Him or Rabbit McVeigh of the New York Americans, who happened to have been the west’s best in the PCHA. Chicago Black Hawks GM Bill Tobin remembered that. “McVeigh,” he said, “had a spectacular style. He would dash full speed down the rink, swerve about and come at the puck at a great clip. When he was skating toward the circle and while he shot the atmosphere in the rink would become so tense one could almost hear a pin drop.”

In October, when teams convened for their training camps, coaches made sure their players put in some penalty-shot practice. In Winnipeg, the Montreal Maroons saw promise in what Jimmy Ward was doing, while among Leafs in Galt, Ontario, King Clancy and Busher Jackson were said, initially, to shine. As camp went on and the team started into intra-squad scrimmages and exhibition games, Bill Thoms emerged as the team’s best designated shooter.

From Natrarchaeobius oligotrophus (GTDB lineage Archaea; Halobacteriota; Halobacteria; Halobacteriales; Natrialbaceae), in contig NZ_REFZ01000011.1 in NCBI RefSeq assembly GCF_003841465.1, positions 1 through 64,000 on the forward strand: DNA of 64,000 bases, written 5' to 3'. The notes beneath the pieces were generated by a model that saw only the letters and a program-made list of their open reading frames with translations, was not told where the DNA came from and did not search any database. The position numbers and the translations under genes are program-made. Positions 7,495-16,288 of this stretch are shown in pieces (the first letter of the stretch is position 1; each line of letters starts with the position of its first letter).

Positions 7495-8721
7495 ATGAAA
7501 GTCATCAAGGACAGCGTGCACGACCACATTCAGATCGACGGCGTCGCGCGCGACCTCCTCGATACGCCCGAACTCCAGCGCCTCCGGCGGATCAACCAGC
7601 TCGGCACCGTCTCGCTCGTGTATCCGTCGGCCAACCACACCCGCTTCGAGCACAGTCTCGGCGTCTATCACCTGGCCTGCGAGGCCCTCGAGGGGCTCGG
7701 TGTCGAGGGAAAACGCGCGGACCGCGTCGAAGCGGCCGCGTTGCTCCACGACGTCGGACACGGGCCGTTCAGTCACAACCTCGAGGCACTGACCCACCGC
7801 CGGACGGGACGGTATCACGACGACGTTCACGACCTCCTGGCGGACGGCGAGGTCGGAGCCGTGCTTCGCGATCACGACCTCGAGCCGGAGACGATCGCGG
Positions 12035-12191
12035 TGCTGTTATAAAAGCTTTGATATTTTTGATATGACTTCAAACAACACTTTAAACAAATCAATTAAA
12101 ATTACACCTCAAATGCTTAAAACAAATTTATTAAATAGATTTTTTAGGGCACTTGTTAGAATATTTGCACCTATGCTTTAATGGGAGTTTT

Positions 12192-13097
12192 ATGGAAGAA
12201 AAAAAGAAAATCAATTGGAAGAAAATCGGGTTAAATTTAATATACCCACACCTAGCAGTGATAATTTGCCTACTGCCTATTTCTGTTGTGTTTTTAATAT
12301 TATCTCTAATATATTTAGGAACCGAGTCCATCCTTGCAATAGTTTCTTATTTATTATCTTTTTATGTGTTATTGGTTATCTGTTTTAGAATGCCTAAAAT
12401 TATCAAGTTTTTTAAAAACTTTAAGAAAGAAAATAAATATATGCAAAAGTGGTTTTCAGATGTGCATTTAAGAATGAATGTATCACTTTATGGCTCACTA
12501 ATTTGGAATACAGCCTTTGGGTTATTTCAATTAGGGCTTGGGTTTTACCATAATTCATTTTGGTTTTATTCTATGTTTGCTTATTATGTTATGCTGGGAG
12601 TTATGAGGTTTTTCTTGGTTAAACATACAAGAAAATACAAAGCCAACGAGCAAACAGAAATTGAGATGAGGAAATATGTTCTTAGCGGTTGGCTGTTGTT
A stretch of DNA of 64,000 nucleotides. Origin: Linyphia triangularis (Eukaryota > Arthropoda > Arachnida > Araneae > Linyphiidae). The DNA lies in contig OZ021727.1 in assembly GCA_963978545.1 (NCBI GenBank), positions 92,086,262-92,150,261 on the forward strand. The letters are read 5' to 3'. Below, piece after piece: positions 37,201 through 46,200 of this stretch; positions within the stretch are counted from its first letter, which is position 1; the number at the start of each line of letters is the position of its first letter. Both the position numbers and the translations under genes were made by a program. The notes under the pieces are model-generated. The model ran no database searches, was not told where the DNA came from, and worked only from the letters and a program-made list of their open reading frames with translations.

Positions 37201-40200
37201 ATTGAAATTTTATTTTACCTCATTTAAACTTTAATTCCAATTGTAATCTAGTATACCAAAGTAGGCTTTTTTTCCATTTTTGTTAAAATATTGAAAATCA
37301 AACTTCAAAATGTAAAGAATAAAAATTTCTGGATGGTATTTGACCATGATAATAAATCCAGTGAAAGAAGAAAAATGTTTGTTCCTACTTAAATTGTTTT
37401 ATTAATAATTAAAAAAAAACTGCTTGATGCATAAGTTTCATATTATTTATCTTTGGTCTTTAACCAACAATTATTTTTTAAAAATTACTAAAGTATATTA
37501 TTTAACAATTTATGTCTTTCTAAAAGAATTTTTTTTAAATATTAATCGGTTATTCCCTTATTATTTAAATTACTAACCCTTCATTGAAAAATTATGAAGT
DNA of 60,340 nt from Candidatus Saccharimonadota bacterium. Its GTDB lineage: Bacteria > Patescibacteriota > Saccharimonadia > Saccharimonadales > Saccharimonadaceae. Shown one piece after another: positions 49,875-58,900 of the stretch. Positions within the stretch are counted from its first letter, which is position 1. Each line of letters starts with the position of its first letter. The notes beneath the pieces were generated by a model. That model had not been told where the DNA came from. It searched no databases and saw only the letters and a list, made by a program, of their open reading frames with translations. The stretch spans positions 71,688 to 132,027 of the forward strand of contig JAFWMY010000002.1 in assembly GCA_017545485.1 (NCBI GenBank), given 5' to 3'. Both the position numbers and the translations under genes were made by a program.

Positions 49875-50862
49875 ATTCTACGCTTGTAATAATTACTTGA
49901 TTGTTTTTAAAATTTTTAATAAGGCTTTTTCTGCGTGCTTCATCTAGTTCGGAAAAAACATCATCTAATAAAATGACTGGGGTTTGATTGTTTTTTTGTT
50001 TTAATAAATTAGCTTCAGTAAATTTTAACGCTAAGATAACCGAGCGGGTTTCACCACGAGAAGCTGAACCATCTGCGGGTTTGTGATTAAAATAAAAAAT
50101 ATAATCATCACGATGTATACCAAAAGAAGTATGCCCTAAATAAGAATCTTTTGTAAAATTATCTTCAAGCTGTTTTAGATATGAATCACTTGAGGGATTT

Once the season launched in November, the Leafs were the first team to face a penalty shot, in their second game, home to Montreal at Maple Leaf Gardens. Thoms was the designated delinquent in this case, hauling down Canadiens’ Georges Mantha. Armand Mondou took the first NHL penalty shot and … well, the Leafs’ George Hainsworth saved it. An interesting note on that: Hainsworth changed sticks before facing Mondou’s attempt, preferring a lighter paddle for the occasion over the heavier one he regularly wielded.